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Melbourne makes major investments in parks, waste and water

The city is investing more than $19m in capital works to respond to the impact of climate change, better manage its parklands and urban forests and conserve water.

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Infratructure upgrades aim to make Melbourne more resilient and sustainable
Infratructure upgrades aim to make Melbourne more resilient and sustainable

The city of Melbourne has announced major investments in assets to help create a more sustainable city.

 

In its draft Annual Plan and Budget 2019-20, city authorities set out plans to invest more than $19.1m in capital works projects over the coming year. The aim is to respond to the impact of climate change, manage its parklands and urban forests, and conserve and recycle water.

 

Parks and gardens upgrade

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Investment includes $7.1m in infrastructure upgrades across 480 hectares of Melbourne’s parks and gardens and $4.2m to plant at least 3,400 trees as well as care for the more than 80,000 trees in the public realm.

 

“We will continue to plant a variety of new Australian and international species that are suited to warmer temperatures,” said Arron Wood, acting lord mayor.

 

The city is also investing $4.2m in a strategy to collect and re-use rainwater across the city. It is anticipated projects to renew drains and harvest stormwater will protect gardens from drought and extreme weather conditions.

 

In addition, the draft budget includes $1.9m to implement the first year of its “Green Our City” strategic action plan.

 

“We will work with the Victorian Government to create a demonstration green roof in the central city and increase the quality of green roofs and vertical greening across the municipality,” added councillor Cathy Oke, chair of the city of Melbourne’s environment portfolio. “There are currently around 40 green roofs in the municipality.”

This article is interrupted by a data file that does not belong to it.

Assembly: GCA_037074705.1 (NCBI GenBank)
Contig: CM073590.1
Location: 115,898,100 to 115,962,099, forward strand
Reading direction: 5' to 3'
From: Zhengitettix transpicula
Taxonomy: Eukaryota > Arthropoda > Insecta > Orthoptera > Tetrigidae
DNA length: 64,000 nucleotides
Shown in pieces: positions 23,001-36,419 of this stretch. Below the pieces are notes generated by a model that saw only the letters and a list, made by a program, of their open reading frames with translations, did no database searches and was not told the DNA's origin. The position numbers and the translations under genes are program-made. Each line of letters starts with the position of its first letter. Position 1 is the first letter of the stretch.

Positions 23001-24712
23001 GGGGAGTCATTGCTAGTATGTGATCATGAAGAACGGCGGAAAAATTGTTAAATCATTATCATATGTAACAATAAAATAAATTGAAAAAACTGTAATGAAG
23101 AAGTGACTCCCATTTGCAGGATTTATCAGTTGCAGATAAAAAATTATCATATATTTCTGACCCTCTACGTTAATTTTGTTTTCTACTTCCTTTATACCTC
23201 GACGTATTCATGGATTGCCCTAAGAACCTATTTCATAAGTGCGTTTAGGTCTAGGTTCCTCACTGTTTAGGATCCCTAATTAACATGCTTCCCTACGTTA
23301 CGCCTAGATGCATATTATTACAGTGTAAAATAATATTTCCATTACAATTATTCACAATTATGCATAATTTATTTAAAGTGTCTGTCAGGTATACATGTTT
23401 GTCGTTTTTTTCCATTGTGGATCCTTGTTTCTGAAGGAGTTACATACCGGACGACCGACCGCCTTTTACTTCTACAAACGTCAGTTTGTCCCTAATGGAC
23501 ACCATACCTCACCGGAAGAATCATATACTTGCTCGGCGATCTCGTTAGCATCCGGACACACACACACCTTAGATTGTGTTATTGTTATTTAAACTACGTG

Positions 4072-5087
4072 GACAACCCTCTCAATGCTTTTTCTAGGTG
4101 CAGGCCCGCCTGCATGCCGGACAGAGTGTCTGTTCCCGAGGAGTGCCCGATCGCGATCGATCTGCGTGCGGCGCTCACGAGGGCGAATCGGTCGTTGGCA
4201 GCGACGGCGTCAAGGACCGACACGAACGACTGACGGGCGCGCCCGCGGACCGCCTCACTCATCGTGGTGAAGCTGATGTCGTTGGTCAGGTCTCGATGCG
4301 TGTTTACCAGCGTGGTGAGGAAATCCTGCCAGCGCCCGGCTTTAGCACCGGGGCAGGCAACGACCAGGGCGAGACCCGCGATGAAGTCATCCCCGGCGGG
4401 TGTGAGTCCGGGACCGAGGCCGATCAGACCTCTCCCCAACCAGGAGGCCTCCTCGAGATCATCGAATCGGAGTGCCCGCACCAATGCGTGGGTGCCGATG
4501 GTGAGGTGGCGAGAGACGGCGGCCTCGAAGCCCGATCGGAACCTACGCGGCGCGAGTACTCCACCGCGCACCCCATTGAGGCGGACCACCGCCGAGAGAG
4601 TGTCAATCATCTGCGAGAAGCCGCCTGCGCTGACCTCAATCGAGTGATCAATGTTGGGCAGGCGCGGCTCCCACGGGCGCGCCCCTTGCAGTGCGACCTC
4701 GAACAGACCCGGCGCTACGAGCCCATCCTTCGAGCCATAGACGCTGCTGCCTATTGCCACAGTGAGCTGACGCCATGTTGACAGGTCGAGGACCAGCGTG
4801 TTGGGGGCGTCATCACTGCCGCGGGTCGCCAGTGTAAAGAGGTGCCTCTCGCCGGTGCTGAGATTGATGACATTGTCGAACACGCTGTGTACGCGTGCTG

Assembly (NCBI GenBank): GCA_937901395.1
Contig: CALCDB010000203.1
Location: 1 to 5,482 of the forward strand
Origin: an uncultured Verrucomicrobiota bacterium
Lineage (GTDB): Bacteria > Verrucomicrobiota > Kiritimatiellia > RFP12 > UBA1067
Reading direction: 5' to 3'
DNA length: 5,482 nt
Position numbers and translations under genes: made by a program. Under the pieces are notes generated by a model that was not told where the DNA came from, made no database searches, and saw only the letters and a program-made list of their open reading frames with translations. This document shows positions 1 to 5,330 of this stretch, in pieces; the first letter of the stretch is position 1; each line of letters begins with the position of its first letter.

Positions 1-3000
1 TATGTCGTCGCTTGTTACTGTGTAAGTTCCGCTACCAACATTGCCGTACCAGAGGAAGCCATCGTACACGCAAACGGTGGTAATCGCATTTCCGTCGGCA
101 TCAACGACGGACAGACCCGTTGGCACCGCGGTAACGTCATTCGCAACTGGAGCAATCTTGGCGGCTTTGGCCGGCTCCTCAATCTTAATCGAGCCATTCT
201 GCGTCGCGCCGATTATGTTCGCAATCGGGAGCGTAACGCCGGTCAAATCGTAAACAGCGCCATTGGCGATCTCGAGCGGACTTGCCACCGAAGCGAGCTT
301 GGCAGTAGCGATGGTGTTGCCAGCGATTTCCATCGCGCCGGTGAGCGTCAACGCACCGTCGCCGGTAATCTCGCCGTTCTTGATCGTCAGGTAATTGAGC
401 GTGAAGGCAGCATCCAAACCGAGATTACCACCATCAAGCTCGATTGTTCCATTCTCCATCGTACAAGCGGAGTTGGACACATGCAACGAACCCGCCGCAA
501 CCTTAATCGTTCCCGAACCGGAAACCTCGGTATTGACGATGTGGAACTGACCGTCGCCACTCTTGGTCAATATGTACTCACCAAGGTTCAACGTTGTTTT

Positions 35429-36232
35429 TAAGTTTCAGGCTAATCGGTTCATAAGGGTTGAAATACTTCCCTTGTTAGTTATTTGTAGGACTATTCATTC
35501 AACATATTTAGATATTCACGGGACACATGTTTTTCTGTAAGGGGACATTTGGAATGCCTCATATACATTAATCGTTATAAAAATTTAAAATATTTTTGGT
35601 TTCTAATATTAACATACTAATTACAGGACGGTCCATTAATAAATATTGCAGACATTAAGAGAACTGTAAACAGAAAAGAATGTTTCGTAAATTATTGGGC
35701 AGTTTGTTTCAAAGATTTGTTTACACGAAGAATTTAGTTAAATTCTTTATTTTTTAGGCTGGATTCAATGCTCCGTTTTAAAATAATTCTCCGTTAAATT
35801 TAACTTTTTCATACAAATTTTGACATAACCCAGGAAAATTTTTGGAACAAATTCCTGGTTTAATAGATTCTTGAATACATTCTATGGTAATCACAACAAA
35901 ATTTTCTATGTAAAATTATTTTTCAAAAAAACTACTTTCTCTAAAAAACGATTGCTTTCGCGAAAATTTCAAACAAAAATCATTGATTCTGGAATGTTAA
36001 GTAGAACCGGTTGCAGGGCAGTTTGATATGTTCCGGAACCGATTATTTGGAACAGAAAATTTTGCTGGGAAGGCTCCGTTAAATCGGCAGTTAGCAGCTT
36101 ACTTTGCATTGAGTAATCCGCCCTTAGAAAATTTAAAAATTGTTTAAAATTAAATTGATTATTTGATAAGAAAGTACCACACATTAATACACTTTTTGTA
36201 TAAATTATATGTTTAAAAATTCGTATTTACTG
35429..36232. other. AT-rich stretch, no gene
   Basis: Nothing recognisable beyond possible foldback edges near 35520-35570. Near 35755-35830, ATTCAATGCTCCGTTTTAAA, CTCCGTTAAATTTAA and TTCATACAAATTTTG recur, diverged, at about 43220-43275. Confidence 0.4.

Alongside the investment in capital works, the city spends $24m annually on waste and recycling services and will invest $900,000 to deliver the first year of a waste and resource recovery strategy.

“We will work with the Victorian Government to create a demonstration green roof in the central city and increase the quality of green roofs and vertical greening across the municipality”

“We will reduce greenhouse gas emissions and support businesses by rolling out more resource recovery hubs in the central city and expanding organic waste collection services,” continued Oke. “More than 400 businesses have already signed up to use our laneway compactors and are helping to reduce the number of bins on our streets.”

 

Facts on Melbourne’s waste from 2018-19:

  • 30,000 tonnes residential waste collected
  • 11,000 tonnes residential recycling collected
  • 3,500 tonnes collected from street sweepers
  • 2,000 street bins and solar compactor bins emptied each day
  • 5,742 mattresses collected
  • 312 km of roads swept every week.

Public submissions on the draft Annual Plan and Budget 2019–20 are open from 10 May until 7 June 2019 and will be considered at a special meeting of the Future Melbourne Committee on 13 June 2019.

 

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